St. Petersburg: Lesha, a 3rd year music student in St. Peterburg, was waiting for friends at the airport dressed in an USA print t-shirt. Lesha grew up in Novosibirsk, Siberia's largest city, and took to music at an early age. Lesha, who enjoys pop, rock, jazz and classical, prefers playing the piano.
KAZAN: Alyona is studying economics and writing her diploma work on special tax regimes. She hopes to work in business upon completion of her studies. At the same time, she is getting a degree as a math teacher. I asked her why dhe needed that. "I do it for myself. I get a lot of satisfaction out of it."
MOSCOW: Daria, 17, was returning from the Tretyakovsky Gallery, one of Russia's best known museums. A native of Crimea, it was her first visit to the museum, so she spent four hours walking around. Having studied in an art school, she wanted to see up front the paintings by Repin and Vasnetsov that she read about in her text books. Daria said she studies philosophy and would like to become a speaker in her hometown. She said her shawl represents Slavic culture and religion.
MOSCOW: I have noticed quite a few guys in Moscow wearing bow ties in recent months, including in creative ways. Danil, 18, was wearing his bow tie with a polo shirt as he hung out near the Moscow river with three female friends. A student at one of Russia's top economics universities and future banker, Danil said he has about 6 bow ties and started wearing them 2 years ago.
MOSCOW: Sonya, 18, was handing out flyers for an English-language school inside the Moscow metro near the exit on a chilly Sunday spring evening. She said she works about 12 hours a week to have extra pocket money while studying at a polytechnic. Sonya said she loves to draw - something that is a family trait - and showed some photos of her work that she had saved on her phone. She said her mother, grandmother, aunt and sister all draw. Sonya wants to use her drawing skills to earn a living...but not in the typical way. ''I want to become a tattoo master because I really like the concept of body art. Someone will carry on their body your artwork for their entire life.'' Sonya said her mom recently let her get her first tattoo. It was a drawing of a fox on her shoulder.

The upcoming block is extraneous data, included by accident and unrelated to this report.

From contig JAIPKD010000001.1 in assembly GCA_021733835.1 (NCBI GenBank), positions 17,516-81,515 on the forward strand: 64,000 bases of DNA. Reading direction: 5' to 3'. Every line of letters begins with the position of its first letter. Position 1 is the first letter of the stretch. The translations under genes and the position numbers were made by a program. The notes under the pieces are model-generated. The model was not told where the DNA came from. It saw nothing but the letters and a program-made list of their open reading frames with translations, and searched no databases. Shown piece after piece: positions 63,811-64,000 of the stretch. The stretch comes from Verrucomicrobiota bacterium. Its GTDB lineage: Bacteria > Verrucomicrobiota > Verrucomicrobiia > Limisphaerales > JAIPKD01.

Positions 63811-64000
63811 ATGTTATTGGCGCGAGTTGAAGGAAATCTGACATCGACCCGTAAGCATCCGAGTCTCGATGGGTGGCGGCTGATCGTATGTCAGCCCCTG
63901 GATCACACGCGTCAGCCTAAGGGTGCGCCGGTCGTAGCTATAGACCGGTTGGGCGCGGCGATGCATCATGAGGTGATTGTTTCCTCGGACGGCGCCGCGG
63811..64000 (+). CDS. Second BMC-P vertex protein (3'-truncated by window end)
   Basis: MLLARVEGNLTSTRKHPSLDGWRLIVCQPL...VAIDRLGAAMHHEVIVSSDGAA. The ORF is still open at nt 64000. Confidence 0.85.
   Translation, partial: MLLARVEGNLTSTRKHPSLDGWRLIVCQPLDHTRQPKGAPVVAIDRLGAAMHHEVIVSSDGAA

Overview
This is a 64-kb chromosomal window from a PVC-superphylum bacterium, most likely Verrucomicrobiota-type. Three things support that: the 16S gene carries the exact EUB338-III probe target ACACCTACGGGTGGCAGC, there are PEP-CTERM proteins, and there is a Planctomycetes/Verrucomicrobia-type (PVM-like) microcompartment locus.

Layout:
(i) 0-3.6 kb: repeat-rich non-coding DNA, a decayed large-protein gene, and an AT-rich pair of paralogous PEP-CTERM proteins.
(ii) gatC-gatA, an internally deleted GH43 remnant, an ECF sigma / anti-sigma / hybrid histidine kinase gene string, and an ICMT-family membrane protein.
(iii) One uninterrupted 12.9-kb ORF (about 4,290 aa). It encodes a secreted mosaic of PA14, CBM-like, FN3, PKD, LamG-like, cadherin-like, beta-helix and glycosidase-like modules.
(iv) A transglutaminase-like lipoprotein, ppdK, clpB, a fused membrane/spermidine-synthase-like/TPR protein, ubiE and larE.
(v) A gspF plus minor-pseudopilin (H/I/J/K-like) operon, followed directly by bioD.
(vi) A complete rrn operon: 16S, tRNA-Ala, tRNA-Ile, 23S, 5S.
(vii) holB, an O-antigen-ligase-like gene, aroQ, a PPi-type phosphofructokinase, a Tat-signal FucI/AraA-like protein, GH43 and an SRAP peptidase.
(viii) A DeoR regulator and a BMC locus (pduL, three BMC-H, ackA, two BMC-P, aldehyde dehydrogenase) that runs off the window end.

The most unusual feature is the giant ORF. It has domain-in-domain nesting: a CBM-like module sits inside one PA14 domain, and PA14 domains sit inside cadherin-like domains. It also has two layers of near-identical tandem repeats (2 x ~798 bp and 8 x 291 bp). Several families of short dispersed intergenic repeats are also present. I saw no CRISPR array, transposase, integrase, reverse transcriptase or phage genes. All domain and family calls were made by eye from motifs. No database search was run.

ULAN-UDE, EAST SIBERIA: Light snow was falling as Medegma, 18, waited for a bus in the shadows of the largest Lenin head in the world. Sporting a New York winter hat, Medegma said she moved to Ulan-Ude from a town about 800 kilometers away to study economics. However, she said economics isn't her passion, so she thinks she will join Russia's armed forces after graduation, mentioning the interior ministry. Medegma said she studied Buryat national dances, loves melodramas and reading, adding that she will reread some books. Her favorites are War & Peace and Quiet Flows the Don.
CHITA, EASTERN SIBERIA: Chita, which lies about 400 kilometers from the Chinese border, suffered during the 1990s economic turmoil just like many other Russian cities. Yura said his mother, a single parent, made ends meet by buying clothing in China and reselling it in Russia, 'like many other people'' from Chita. Yura said his grandmother watched over him when mom was traveling. Yura said his mom came to like China and Chinese language. She even took him on a vacation to China. That must have influenced Yura. The 22 year-old is now finishing a bachelor's degree in Chinese. He just took a job at a hostel in Chita to save money to continue his studies in China. He said the Russian economic crisis and subsequent ruble devaluation have made studying and living in China more expensive. ''China is the future,'' he said. ''We live near China. It makes sense to learn the language.'' Like many students from Chita, Yura said he will look for work in other, bigger Siberian cities like Krasnoyarsk and Novosibirsk. ''There aren't many jobs here.''
Dasha, a third-year foreign language student, was sitting in a cafe near Moscow State University studying. She studies Finish-Hungarian as well as Czech and Lithuanian and hopes to do post-graduate work in Hungary. ''I love the country and the language. It is very difficult as its not Indo-European.'' Dasha practices Irish dancing four times a week. It is something she has been fascinated with since childhood. ''When I was about seven years ago, I saw River Dance and I simply loved it, especially the boots with the clicking sound. I said when I grow up, I will learn it.''
While in Khabarovsk, I poppoed into a new 'hipster' bar called Beer Beard and met some of the interesting patrons. Elizaveta, 18, was with her friend Zoya at the bar. She lives in a village of about 600 people some 30km from Khabarovsk. She studies at two universities in Khabarovsk and gets up between 5am and 6am to prepare for classes. She said she has been working since 11 - after her father passed away - to help her mom, a village school teacher. Her mom saved up and sent Elizaveta to the Black Sea in the south of Russia last summer for her 18th birthday - the first time Elizaveta flew on a plane and saw the sea. "I cried from happiness - like a child," she said of the experience. Elizaveta - like many other young people I met in the Far East - would like to move to St. Petersburg. "It is an amazing city...romantic..each street full of history."
Danila, 19, was walking along a pedestrian street in Moscow, on his way to meet his girlfriend, a dog at his side. He said he bought the dog ''because I really like this breed...but he is still not well trained.'' Danila said he enjoys skateboarding, BMX biking and computers and is now in his second year at Moscow's information and communications university. I asked why he chose that study. ''My brain is wired that way,'' he said.